Exports from Europe’s largest economy Germany enjoyed an unexpected rebound in July, official data showed Monday, making for a bright spot in the data amid signs of a looming recession, reports agencies.
Some 115.2 billion euros ($127 billion) of German goods were sold abroad in July, up 0.7 percent month-on-month and 3.8 percent year-on-year, federal statistics authority Destatis said in seasonally-adjusted figures, agency reports. Analysts surveyed by Factset had predicted a 0.8 percent month-on-month fall.
With imports down 1.5 percent month-on-month, at 93.7 billion euros, Germany’s trade surplus reached 21.4 billion euros — up from 18.1 billion in June. A geographical breakdown showed trade both with countries that share the euro single currency and the wider European Union shrank in July, while export growth came from business with non-EU nations climbed by 9.8 percent.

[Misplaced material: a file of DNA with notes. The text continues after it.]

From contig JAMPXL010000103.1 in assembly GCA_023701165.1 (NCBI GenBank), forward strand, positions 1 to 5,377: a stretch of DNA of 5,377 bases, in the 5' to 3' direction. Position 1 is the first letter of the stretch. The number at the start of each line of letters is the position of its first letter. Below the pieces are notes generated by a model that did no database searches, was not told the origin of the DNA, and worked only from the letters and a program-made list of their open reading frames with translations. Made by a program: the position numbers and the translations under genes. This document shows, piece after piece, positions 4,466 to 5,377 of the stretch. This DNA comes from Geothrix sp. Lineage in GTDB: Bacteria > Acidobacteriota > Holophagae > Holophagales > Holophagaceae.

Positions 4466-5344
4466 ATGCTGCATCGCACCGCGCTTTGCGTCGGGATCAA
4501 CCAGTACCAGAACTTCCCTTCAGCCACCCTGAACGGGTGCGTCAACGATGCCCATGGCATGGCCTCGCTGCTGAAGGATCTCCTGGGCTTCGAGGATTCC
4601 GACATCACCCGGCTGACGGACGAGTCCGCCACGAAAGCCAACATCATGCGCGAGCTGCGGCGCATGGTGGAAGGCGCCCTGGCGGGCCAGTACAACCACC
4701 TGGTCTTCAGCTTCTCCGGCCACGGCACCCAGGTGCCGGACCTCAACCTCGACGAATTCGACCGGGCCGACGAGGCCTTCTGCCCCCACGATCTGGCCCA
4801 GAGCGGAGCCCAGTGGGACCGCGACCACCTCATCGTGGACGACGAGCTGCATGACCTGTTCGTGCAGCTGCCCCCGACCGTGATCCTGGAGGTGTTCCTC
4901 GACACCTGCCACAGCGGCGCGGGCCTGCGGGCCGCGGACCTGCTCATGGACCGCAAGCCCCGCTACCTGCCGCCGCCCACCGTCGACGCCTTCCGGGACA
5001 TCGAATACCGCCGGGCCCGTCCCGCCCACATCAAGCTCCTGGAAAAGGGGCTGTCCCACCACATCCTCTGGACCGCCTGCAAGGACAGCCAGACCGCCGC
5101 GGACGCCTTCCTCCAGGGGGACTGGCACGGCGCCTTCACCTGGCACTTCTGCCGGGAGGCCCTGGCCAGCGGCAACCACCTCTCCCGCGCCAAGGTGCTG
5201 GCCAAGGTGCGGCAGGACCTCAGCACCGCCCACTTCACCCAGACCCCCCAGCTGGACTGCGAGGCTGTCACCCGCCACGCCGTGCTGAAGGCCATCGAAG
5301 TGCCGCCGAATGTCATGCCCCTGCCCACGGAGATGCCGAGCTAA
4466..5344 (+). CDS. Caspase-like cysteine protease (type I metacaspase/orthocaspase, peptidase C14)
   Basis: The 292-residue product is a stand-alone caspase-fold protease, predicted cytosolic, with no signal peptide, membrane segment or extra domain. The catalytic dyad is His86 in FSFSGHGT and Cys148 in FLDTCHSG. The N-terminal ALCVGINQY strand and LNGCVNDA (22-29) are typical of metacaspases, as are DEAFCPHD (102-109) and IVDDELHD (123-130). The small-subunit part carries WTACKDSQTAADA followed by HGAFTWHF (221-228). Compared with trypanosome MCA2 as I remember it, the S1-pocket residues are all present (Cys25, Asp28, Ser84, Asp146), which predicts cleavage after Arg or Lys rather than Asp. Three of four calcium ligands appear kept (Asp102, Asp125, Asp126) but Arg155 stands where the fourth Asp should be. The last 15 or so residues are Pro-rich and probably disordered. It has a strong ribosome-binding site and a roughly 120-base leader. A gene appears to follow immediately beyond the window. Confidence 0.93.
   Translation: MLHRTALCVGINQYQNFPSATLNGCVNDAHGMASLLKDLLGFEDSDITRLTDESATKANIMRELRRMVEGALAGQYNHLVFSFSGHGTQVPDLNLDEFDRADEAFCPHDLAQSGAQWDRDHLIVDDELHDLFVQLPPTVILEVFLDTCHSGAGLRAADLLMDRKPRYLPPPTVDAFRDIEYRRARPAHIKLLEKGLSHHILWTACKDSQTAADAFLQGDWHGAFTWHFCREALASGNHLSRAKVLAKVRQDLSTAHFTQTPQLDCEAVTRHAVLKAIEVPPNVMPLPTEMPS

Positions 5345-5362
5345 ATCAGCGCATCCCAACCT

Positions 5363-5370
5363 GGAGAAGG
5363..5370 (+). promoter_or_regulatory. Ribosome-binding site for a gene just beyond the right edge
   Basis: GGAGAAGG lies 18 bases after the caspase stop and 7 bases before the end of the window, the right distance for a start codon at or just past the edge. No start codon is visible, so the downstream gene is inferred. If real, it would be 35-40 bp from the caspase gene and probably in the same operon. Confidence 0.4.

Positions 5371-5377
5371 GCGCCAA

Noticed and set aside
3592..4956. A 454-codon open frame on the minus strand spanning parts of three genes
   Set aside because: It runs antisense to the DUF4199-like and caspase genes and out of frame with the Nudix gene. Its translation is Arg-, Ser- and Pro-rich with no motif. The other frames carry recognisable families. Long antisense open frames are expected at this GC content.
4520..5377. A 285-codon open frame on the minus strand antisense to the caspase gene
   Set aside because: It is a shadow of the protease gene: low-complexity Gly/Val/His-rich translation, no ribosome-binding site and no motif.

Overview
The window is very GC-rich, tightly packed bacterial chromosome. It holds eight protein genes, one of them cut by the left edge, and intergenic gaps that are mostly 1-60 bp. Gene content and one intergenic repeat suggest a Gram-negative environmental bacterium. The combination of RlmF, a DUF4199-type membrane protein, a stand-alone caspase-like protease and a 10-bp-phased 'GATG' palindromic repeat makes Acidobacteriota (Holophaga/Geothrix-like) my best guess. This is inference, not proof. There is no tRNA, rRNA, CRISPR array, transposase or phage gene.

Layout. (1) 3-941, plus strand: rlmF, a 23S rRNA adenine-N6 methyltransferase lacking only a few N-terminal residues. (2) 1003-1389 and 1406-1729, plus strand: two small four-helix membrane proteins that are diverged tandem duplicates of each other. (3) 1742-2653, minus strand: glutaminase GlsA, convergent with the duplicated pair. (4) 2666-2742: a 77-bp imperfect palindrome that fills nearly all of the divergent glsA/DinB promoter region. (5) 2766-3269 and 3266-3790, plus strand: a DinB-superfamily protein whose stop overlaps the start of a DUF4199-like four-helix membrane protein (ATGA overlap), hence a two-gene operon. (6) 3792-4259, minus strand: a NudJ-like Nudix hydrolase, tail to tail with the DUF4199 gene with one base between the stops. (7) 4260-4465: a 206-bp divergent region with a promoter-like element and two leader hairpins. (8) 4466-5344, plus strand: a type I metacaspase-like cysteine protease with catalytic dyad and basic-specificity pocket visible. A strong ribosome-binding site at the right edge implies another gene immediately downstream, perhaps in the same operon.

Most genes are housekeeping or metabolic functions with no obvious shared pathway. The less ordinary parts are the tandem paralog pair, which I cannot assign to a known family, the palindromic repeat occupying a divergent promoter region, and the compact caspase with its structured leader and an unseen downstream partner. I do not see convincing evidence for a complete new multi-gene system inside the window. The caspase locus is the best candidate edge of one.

After years of booking massive annual trade surpluses, Germany’s export- oriented economy has made it a target for criticism from international organisations like the International Monetary Fund and especially US President Donald Trump. But an advantage during global upturns has become an Achilles’ heel as growth ebbs, with Trump’s trade war with China, weakness in emerging markets and the threat of no-deal Brexit weighing on confidence and activity.
After German GDP shrank in the second quarter, many economists now expect a “technical” recession — or two successive quarters of negative growth.